by: Idris Mootee

Here's a photo of us with our Fengshui consultant Paul Ng, he was working with our interior designer to maximize positive energy flow in our creative space. His analsyis was this new place is perfect for innovation. Nice to hear that since we've just signed a 5 year lease. A little bit of optimization work is needed, a waterfall or any other water scene on one of the walls on the East side of your office. This is more of standard practice. You can do that if you have a compass.

Innovation requires a new type of leadership. Innovation often needs to deal with a lot of unknowns and to go against industry dogmas. Innovation requires leaders that aspire, mobilize, envision and dream. Innovation leaders chase big dreams. Apple pictured music-on-the-go with a totally new experience; Wal-Mart envisioned affordability for the masses. Each started with a bold idea that goes against industry assumptions. Each declaration came from a leader (Steve Jobs, Sam Walton) who was committed to following through. Innovation goes hand in hand with leadership.

Here’s an innovation idea that I think is bold, creative and potentially highly impactful. I was fascinated to read about Simon Berry's (CEO of Ruralnet in the UK) idea suggesting using Coca Cola’s distribution capabilities in developing countries to distribute rehydration salts? Maybe by dedicating one compartment in every 10 crates as 'the life saving' compartment? This is truly an innovative idea leveraging commercial infrastructure for public good. There's no better way to build a great brand.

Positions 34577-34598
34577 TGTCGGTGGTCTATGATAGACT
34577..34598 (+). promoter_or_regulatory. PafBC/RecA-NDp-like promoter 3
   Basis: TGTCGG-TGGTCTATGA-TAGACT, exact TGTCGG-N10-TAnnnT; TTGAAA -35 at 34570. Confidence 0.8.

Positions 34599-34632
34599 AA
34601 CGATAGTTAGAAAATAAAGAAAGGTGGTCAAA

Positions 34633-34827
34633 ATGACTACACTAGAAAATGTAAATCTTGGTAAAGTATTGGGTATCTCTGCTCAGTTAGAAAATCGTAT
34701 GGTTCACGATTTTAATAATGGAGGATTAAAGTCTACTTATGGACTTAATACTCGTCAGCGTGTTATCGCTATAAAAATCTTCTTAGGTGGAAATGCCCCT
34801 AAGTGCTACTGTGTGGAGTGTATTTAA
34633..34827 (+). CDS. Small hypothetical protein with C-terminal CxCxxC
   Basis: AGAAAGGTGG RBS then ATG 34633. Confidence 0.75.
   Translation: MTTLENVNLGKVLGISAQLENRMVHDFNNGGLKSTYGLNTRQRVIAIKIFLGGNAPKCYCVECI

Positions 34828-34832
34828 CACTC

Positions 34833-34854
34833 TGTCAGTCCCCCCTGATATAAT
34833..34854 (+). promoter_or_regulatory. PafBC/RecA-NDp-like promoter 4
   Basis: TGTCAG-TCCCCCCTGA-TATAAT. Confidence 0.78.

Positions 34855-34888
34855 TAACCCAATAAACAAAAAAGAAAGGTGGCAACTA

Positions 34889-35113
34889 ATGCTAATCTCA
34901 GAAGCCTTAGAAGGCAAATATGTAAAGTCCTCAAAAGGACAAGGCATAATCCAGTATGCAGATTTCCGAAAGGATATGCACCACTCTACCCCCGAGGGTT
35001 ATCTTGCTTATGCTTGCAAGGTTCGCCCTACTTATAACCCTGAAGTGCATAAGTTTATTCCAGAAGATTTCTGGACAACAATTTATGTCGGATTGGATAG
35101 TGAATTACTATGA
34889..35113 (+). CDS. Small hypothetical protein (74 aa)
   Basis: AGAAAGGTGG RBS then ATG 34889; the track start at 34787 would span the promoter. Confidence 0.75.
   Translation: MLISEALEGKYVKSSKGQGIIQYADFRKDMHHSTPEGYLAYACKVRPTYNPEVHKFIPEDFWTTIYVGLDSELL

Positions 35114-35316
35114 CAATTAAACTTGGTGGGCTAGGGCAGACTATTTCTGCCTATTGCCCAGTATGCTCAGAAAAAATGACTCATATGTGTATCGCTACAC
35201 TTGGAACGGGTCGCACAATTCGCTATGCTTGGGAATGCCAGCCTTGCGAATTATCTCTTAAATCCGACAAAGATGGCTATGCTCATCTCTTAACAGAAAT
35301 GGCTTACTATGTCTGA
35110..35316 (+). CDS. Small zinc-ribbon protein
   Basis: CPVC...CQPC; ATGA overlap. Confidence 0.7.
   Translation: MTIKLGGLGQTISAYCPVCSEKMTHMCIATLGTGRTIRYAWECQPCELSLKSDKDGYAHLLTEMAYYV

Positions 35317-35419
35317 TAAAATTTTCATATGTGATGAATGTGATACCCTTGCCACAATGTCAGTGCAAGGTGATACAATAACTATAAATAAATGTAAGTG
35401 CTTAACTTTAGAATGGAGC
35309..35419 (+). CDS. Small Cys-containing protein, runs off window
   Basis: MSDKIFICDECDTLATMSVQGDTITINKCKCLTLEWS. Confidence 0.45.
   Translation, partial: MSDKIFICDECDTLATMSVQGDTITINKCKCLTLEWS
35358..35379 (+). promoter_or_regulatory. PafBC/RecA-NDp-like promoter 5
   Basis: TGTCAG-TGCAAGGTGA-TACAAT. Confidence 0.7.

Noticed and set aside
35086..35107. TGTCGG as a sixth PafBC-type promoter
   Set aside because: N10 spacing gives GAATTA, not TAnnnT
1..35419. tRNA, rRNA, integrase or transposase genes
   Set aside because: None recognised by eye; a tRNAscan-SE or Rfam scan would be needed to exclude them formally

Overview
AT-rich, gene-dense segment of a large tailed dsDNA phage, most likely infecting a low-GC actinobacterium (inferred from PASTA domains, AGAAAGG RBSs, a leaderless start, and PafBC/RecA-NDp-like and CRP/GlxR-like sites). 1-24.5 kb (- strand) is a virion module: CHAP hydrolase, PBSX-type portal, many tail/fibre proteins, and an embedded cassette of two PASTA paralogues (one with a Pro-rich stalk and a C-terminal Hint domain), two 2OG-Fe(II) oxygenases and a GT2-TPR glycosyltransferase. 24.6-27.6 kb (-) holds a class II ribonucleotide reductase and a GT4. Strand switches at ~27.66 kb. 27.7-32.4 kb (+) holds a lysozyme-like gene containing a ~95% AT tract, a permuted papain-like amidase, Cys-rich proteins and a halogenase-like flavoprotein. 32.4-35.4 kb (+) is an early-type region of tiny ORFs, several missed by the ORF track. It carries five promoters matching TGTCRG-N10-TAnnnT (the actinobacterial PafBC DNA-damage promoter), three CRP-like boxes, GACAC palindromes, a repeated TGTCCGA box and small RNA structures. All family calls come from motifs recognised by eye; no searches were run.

For 10 years, Simon worked all over the world as part of the British aid effort. He thinks there is a simple way to help the one in five children in Africa who die from simple causes - usually diarrhoea. He first had this idea 20 years ago while working in NE Zambia where 1 in 5 children die before the age of 5 from dehydration caused by diarrhoea - a situation happening then which is still happening now. At that time he talked to various people about the idea but it failed to gain traction.

Simon was inspired by the CEO's conference hosted by Gordon Brown to blog his idea on June this year. He then repeatedly contacted Coca Cola but was having no impact. He tried to get his idea debated on Radio 4's iPM program without success. So, on Sunday, 18/5/08, Simon decided to set up a Facebook group which grew rapidly and he re-started lobbying iPM. This time a feature was run, Eve Graham (The New Seekers) sang new words to 'Let's Teach The World To Sing' and the BBC got a response from Coca Cola, who finally agreed to talk. A lot of effort to just get to this stage. Double bottom line is still foreign to many unfortunately.

In just 2 weeks, the Facebook group grew 1,400 strong and is now growing very quickly. It includes members from most countries in the world. Membership includes a frontline organization that has been working in rehydration for 20 years. No question this is one of the most innovative ideas that I’ve came across in my 25 years strategy and innovation career. There are two lessons about this story. First is the power of a big idea and the other is the power of social media.

Here is one interesting innovation from a Korean designer Jaebeom Jeong in a project called Cartrider. Definitely a nice re-mix of an old design. Enjoy the weekend.


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